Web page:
Tuesday, March 26, 2013

THE BRIDGE OVER THE NEROCH: evidence for why you should buy and read it RIGHT NOW



 WHY YOU SHOULD BUY, RIGHT NOW, LEONID TSYPKIN'S THE BRIDGE OVER THE NEROCH AND OTHER WORKS    (New Directions, 2013)

The smell of the metro in 1972 is identical to that of the metro in 1936, and for a second I experienced the same feeling of irrational trenchant joy that I did then, in 1936; it seems to me that right now, when I rise to the surface, I’ll be under the same blinding July sun near the Sokol metro station. I don’t remember why I was there, I only remember the blinding sun the tall, new buildings I’d never seen before, and the burning, cold taste of an Eskimo Bar--- Moscow is the only place they have Eskimo Bars, nowhere else, they’re almost synonymous with Moscow.  However, for some reason I can remember the faces of the people who sat in my train car, rode up the escalator, and walked down the streets: What did they look         like?  Who did they look like?  Like heroes from the films Circus or Jolly Fellows in overly wide ties (back in fashion again now) and baggy trousers, their na├»ve good-natured faces filled with belief in a happy future, or like Natalya Rozenel, in a long dress with short hair, and wide-open eyes spinning in amazement?  I exert my memory but in vain: there are no faces, no suits, no people.  What is it--- my forgetfulness or the forgetfulness of history?  And will my neighbors in the subway train of 1972 and I disappear in the same way from the memory of the schoolboy in a nylon jacket sitting right across from me now?  He already has an almost fashionable haircut, and I can make out the features of a youthful student in him, tall and thin, sweeping their hair out of their eyes with a casual movement of the head like this entire generation--- I see his features when he is no longer a student, but a husband, a newlywed with a wedding ring and a string bag in hand, hurrying home with his purchases; and just like me, he will disappear from the memory of those who will see him, and for a moment I imagine all the people filling this car--- worried, carefree, having just left a woman or traveling to a rendezvous, discussing the morning planning meeting, riding with sketches, folders, synopses, with lawyer’s briefs typed on twenty-two pages--- the lawyers’ pencils follow the lines and underline particularly important places that should be emphasized during the hearing.  For a moment, I imagine all of them lying in identical poses their arms crossed on their chests, their heads arched back. their faces yellow, wax-like:   All of them, as though on command--- some sooner, others later--- will disappear, leaving nothing behind, and the crowds sauntering along the wide streets during the holidays will disappear in the very same way, and sometimes I imagine that they are all riding with me in one car--- bipeds dressed in suits with briefcases and purses in hand.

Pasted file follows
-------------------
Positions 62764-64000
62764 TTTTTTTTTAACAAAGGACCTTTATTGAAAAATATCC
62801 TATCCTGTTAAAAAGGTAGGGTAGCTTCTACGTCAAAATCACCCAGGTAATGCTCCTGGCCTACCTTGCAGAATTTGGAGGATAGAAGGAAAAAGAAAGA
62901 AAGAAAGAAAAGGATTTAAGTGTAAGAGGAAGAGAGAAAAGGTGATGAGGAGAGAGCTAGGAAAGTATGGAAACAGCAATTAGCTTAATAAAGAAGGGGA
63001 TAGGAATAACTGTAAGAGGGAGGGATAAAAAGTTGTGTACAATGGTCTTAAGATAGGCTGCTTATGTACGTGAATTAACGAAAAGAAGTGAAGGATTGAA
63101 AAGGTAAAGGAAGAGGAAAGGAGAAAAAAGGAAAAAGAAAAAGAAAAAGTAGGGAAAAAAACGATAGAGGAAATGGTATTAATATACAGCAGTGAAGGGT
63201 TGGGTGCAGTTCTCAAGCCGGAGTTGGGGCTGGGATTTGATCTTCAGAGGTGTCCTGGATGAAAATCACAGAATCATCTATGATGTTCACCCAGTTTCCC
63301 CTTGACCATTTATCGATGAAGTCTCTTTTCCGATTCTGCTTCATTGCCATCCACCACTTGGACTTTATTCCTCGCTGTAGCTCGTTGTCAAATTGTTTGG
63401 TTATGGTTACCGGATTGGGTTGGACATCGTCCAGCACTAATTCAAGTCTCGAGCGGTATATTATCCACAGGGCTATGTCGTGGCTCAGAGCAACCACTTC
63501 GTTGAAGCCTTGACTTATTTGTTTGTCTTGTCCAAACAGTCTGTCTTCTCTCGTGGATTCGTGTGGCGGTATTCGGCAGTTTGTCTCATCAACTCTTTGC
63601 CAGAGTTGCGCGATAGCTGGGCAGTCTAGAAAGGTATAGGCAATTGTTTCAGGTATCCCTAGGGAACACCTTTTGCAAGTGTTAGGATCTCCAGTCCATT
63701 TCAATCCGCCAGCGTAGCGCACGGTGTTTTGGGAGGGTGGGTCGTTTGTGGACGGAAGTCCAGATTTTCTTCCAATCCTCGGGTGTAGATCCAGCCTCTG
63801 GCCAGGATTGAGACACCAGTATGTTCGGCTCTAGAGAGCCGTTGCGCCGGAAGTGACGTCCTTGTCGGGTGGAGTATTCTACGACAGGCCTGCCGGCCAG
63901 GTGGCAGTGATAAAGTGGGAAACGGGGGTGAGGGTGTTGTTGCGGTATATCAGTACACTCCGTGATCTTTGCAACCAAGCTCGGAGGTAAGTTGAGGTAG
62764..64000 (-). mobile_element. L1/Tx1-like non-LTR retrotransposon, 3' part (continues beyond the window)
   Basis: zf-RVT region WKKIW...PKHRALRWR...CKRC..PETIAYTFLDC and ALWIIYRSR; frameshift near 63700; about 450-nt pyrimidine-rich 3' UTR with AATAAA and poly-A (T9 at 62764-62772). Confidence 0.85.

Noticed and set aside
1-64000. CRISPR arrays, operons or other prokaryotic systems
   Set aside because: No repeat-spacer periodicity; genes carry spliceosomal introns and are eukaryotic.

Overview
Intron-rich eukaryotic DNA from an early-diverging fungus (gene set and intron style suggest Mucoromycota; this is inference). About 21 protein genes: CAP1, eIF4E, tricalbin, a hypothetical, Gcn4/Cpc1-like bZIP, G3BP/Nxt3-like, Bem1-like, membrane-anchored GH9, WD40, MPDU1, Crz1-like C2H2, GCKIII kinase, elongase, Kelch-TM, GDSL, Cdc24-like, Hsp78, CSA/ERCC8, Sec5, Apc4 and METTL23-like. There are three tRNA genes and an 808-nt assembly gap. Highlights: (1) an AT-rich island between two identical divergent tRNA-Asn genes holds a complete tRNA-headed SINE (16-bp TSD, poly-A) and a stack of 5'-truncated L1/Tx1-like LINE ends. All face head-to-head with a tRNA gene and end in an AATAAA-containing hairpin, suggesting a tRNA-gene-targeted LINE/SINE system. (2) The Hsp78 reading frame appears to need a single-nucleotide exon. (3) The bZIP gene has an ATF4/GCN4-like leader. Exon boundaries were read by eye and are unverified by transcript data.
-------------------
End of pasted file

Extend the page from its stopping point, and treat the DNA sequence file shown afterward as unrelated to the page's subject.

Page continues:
THERE IS NO NEED TO SAY MORE ABOUT THIS BOOK.  YOU MIGHT KNOW TSYPKIN'S SUMMER IN BADEN-BADEN... if so, you know why I am only quoting this passage... If the sentences I have quoted do not catch you then there is nothing more to be said...